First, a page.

A 2014 World Bank study showed that sub-Saharan Africa increased the quantity and quality of its research output in the past 20 years. However, taking a deeper look at the numbers, we find out that sub-Saharan Africa produces less than 1% of the published world’s research. But, why?
You won’t find all the answers to that question in this article. But what you will find is the story told by Dr John Kachimba, the surgeon working towards the positive transformation of those numbers in Zambia.
He recalled that during the early days of the HIV outbreak, in the 80’s, the University Teaching Hospital in Lusaka led the in-country work battling against the epidemic. This work was barely communicated to the rest of the medical community and the information got lost. Dr John Kachimba - who attributes this to Zambia’s history of “doing a lot, but in isolation”- understood then that the lack of sharing information carries severe consequences: some important knowledge can get lost.
Dr John Kachimba is Senior Medical Superintendent and Consultant Urologist at Livingstone Central Hospital. He is also Vice Chair of the National Science and Technology Council, and Principal Investigator for SURG-Africa in Zambia. On top of this, Dr Kachimba is an editor of the Medical Journal of Zambia (MJoZ) from where he fights his crusade to improve both quality and quantitiy of scientific writing in his country.
To do that he encourages doctors, especially the junior ones, to write as much as possible. He is also facilitating courses where he provides the participants with the basic tools to start academic writing.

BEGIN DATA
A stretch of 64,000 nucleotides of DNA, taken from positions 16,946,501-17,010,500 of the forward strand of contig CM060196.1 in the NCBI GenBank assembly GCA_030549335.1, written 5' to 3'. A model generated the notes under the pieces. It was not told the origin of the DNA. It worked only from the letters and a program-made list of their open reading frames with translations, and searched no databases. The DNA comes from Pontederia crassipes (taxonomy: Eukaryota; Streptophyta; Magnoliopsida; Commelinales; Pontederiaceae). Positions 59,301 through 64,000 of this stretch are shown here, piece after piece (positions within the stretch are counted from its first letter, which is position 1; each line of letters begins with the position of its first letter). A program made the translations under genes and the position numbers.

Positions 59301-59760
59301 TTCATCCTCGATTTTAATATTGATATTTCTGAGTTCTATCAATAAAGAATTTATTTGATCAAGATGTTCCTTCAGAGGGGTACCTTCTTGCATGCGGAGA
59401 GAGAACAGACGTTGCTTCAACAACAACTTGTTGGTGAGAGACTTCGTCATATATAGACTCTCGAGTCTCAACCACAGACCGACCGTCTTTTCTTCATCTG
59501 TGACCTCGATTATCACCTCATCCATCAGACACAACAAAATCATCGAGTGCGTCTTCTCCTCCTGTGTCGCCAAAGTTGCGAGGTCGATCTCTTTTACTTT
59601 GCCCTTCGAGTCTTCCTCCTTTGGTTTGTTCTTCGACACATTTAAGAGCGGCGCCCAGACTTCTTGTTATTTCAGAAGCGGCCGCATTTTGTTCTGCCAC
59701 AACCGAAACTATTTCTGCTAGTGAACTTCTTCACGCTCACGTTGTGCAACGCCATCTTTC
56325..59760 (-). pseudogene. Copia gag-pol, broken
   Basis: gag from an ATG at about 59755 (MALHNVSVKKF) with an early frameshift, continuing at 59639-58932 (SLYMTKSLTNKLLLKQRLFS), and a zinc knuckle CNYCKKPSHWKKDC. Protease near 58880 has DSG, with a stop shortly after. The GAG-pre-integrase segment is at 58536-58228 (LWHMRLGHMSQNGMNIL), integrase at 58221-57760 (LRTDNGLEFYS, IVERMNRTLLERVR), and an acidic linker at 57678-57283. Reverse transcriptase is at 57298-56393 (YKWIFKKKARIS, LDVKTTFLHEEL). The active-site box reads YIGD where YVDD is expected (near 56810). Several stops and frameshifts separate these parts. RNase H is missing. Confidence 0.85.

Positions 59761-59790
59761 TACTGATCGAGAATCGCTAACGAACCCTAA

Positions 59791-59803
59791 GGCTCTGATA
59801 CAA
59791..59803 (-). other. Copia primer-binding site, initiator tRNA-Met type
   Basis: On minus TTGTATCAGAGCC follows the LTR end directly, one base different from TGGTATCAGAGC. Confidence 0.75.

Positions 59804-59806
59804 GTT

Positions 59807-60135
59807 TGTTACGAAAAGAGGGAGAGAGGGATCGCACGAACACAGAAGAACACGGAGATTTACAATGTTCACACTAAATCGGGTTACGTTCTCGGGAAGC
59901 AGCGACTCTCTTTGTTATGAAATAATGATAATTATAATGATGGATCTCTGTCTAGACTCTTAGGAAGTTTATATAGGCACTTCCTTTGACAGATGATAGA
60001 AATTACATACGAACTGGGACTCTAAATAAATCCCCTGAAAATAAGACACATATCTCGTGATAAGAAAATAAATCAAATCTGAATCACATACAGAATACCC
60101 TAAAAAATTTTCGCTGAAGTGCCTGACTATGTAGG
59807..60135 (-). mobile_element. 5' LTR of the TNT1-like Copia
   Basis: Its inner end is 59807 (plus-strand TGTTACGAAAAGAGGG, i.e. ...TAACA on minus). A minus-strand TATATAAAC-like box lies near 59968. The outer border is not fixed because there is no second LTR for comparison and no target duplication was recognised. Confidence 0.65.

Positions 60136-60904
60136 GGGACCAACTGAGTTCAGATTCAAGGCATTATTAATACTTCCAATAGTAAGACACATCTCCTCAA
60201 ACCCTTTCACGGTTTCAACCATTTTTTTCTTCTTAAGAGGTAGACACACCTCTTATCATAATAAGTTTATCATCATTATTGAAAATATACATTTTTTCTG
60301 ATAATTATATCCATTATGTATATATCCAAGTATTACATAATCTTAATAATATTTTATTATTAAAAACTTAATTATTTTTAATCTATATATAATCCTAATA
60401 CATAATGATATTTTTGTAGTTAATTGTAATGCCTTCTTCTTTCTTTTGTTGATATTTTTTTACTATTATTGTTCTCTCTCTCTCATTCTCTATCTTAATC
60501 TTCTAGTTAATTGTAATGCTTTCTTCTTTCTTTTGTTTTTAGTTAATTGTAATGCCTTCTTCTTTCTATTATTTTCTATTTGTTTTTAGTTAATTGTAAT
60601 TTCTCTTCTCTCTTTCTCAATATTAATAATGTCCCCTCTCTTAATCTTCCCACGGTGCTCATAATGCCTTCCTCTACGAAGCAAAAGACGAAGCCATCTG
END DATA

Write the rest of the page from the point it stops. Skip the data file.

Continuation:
Why is this all so important? In 1899, Professor Walery Jaworski of the Jagiellonian University in Kraków, suggested that Helicobacter was the cause of gastric diseases. He published those findings in a book titled "Podręcznik chorób żołądka", only available in Polish. Jaworski’s work went unnoticed. He wrote and he published. But he didn’t think much about the audience and the language in which the science speaks. Over a hundred years later Barry Marshall confirmed his findings and published them in English. In consequence he received the Nobel Prize in 2005. How many more stories like that are there, but we will never find out about them?
Currently, the Zambian Government faces the challenge of communicating health-related issues in a way that can reach, and be understood by the relevant audience. Dr Kachimba assures that these challenges exist due to the technical language normally used by doctors, a language sown with complex jargon that makes dialogue with laypeople difficult.
However, some practices are already in place in Zambia with the purpose of bringing health outreach to the general public, in order to make health a national concern.
Dr John Kachimba is adamant that “a report in a shelf does very little unless people make use of it.” That is why he is unstinting in his efforts to make doctors, surgeons and health professionals understand the importance of connecting with people using tailor-made messages.
Although African authors’ research have a poor representation in international journals, there are people working hard to galvanize the enthusiasm for writing and for sharing their findings. Dr Kachimba hopes that doctors in Zambia will help to break through the ceiling of unpublished research; he is determined to be part of this awakening.